Well, here’s some encouraging news.
Efforts in Washington State to impose sales tax on gold and silver were SHUT DOWN today thanks to intense efforts by the Sound Money Defense League, a group of in-state coin dealers led by Dan Duncan, and a large number of vocal grassroots supporters.
Here’s the backstory…
Last month, a few misguided Washington State representatives introduced a measure to ban high capacity firearm magazines and establish a buyback program. These legislators planned to fund their unconstitutional gun policies with a new tax on constitutional money.
Their cynical efforts stalled out after hearing testimony from members of national policy groups, such as the Sound Money Defense League, and in-state dealers and industry members.
Maintaining current law and not levying sales taxation on gold and silver coins and bullion reaffirms their status as money in Washington State, in keeping with Article 1, Section 10 of the U.S. Constitution.
Remaining in sync with every state in the Pacific Northwest, Washington has upheld their sales tax exemption on the monetary metals that was passed almost 35 years ago.
Sound Money Defense League’s Jp Cortez testified before the legislature in Olympia, Washington, noting that “taxing gold and silver is effectively an investment penalty on the only form of money mentioned in the Constitution.”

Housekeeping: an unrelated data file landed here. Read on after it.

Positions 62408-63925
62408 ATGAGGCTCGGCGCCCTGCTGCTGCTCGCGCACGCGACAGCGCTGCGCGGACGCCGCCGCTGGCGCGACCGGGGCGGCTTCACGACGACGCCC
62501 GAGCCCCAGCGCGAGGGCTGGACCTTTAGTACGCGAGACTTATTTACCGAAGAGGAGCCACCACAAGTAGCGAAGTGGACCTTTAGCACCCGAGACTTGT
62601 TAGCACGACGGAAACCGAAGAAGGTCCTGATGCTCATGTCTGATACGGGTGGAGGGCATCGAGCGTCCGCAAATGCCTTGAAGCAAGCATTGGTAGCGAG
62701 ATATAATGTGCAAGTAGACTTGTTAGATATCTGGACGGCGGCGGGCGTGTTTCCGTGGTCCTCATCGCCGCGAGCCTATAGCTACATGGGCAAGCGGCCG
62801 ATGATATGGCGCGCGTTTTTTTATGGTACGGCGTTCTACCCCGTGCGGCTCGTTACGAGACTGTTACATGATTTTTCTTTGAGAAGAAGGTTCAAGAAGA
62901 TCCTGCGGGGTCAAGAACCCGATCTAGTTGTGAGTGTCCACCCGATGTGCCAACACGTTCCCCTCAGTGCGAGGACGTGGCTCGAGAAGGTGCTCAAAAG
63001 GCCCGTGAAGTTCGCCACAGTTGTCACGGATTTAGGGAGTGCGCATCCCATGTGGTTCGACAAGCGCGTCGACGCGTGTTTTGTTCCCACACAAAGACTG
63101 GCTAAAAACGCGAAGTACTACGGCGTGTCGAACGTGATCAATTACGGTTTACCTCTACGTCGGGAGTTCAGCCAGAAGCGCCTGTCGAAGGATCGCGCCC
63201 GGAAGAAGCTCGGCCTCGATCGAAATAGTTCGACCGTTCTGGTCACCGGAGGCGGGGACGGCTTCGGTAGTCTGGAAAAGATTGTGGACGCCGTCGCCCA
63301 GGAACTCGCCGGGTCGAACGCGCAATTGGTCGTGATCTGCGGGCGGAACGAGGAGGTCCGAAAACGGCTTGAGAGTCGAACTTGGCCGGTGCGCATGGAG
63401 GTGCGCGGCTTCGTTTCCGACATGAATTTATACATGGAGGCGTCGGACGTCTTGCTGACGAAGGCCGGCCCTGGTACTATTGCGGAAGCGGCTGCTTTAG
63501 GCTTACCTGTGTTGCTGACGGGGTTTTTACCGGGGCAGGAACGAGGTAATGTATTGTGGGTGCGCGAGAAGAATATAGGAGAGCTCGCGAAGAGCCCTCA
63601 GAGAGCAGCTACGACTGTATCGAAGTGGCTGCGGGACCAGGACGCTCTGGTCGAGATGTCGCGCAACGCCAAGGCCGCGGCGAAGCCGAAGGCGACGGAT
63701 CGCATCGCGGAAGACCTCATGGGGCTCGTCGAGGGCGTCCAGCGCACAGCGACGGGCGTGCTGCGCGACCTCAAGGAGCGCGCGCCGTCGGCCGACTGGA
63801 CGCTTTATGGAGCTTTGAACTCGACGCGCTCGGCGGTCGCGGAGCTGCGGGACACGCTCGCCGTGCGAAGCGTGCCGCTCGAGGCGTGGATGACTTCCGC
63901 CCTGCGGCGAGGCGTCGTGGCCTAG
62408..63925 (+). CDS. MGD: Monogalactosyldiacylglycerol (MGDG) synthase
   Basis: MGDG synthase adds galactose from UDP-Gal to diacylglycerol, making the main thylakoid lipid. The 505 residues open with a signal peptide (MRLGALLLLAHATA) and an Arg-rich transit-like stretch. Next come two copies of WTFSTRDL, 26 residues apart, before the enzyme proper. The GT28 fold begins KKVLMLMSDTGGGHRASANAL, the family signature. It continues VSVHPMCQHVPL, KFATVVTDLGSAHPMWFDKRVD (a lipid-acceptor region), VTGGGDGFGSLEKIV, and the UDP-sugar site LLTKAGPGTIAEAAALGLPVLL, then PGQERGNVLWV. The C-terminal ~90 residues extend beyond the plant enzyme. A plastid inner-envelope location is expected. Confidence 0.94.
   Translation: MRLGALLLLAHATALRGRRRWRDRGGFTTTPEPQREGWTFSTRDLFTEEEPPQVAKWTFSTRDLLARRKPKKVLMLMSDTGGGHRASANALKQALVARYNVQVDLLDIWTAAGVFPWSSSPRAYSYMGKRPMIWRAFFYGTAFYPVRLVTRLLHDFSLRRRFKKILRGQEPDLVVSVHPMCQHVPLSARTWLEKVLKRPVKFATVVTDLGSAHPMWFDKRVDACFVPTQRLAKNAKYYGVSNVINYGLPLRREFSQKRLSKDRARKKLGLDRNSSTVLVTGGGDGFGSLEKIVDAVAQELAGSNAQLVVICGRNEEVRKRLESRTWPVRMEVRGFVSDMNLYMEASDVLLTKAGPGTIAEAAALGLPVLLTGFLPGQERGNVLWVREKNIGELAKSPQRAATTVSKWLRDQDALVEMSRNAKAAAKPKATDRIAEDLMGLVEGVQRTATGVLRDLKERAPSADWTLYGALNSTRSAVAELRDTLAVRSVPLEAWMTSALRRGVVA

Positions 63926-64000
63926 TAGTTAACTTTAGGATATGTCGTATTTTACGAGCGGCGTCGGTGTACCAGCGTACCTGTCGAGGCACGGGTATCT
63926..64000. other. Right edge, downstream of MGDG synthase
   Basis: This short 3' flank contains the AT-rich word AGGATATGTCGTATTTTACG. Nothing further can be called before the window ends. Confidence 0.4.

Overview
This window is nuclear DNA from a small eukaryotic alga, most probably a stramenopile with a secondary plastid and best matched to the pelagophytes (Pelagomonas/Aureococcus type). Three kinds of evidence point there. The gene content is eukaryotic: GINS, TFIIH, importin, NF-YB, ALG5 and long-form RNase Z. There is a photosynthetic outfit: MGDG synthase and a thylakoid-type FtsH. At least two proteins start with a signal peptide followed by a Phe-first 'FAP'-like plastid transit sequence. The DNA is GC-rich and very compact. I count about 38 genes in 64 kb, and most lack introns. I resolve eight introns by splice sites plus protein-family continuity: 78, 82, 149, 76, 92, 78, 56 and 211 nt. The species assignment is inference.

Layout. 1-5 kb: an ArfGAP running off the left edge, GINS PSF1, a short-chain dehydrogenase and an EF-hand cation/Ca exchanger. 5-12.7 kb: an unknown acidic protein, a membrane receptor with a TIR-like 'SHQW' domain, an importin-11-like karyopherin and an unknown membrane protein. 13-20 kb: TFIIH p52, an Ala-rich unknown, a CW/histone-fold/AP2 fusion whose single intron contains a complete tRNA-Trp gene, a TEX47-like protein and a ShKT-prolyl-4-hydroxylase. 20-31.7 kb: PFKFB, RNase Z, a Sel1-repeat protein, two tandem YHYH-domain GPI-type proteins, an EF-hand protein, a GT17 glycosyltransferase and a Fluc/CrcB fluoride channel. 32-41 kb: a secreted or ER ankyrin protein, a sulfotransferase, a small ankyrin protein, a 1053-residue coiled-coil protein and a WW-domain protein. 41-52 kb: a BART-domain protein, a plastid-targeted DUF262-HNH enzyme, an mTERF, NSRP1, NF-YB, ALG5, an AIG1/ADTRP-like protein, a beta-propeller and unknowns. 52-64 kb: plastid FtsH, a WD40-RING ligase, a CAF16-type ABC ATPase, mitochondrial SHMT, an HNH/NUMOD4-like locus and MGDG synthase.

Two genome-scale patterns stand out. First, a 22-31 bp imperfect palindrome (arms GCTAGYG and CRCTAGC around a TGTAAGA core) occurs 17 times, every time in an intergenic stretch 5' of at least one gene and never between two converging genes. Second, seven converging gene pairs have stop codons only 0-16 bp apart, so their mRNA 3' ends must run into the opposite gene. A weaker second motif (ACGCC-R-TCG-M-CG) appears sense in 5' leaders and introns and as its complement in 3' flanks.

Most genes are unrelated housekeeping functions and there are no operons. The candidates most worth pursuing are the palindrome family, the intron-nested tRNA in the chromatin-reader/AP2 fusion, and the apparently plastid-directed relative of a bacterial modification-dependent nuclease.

Local dealers also testified that their businesses could be damaged or destroyed — and coin conventions and the economic activity they bring would leave the state — if sales taxes were suddenly slapped on gold and silver investors.
In addition to the compelling testimony, the politicians proposing the new taxes faced an angry backlash from citizens across Washington who learned of their scheme.
In reality, the national trend is toward removing rather than re-imposing unjust sales taxation from precious metals. In total, 39 states have now wholly or partially exempted the monetary metals from sales and use taxes. Maryland has considered and is expected to vote down a measure to impose taxes on gold and silver, while Hawaii and Tennessee are expected to consider measures to remove taxes on the metals.